* Crisis: Do not label a problem with this term unless a federal or global health agency has described your topic thusly. This word is suffering from a "crisis" of overuse.


* Dramatic: To be used only when reporting extreme, rapid changes in a measured data point that are apparent to the reader.


* Great: Only for use when describing a volume or amount.


* I, we, you: Scholarly writing should reflect the third person point of view.


* Shocking: Not to be used unless you are reporting an electrical event.



A note to qualitative researchers on these "red light" words: If you are reporting mood states or responses from your subjects that include any of the terms above, the term may be used if it is the subject's word choice and part of the data collected. They are acceptable if they are the words of the subject, but not the author.


Here are some "yellow light" words to use with caution, perhaps in the Discussion or Conclusion sections of the manuscript, where the author has the opportunity to summarize and make general observations:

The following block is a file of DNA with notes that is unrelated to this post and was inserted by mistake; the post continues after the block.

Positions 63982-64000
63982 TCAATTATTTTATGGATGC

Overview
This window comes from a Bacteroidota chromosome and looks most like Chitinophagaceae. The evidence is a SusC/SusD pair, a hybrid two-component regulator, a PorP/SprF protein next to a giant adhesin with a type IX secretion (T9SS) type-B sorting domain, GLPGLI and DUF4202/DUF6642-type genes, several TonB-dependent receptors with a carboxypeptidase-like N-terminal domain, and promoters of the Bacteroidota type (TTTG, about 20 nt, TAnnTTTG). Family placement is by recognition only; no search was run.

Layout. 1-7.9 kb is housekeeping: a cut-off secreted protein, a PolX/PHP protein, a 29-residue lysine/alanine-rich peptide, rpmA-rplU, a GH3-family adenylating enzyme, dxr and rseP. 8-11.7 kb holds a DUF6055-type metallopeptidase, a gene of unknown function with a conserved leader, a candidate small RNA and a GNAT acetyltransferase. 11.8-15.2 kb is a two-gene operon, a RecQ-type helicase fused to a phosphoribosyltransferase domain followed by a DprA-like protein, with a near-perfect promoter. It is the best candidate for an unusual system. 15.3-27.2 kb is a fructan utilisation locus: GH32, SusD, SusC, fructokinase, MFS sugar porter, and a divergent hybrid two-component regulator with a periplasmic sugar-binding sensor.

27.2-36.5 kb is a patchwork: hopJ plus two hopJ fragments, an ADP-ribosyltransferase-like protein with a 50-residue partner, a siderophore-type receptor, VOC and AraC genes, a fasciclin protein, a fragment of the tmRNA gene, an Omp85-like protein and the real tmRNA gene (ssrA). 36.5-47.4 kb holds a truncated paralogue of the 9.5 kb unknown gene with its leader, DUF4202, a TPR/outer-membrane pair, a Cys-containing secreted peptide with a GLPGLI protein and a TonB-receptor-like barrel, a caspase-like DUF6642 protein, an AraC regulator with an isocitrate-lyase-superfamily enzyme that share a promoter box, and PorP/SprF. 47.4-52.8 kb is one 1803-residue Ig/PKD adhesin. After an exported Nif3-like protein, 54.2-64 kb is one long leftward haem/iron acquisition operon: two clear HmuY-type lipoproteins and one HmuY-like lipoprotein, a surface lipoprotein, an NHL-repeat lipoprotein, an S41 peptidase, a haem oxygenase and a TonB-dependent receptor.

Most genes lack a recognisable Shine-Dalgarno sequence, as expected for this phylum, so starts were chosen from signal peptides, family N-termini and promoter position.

* Discouraging/encouraging: When describing a worsening or improvement of the outcome.


* Excellent: If used to describe a noticeable, desired improvement in the data.


* Exciting: If used for discussing potential future research opportunities.


* Frustrating, sobering: To acknowledge a finding that was not the desired outcome.Lastly, here are some generally acceptable "green light" word choices that provide options for descriptors in any section of the manuscript:


* Better/best*


* Change/changing


* Concern/concerning


* Improve/improving/improvement*


* Priority


* Problem


* Rapid/rapidly*


* Slow/slowly*


* Worse/worsening/worst*



*When measurable.


Many experienced readers and reviewers have a personal list that separates these red, yellow, and green options using somewhat different lines of demarcation. Opinions vary, but for most of us, these categories are a pretty good starting point for discussion with students and new writers, and they provide some guidance for reviewers who want to assist authors with word choices. For new authors, a mentor can provide guidance on word choices that are acceptable in the writer's academic institution or work site. Before submitting a manuscript, check it for drama and hyperbole. If you find it, remove it and be assured that the quality of the study design, procedures, and analysis are meaningful to readers without added emotional commentary.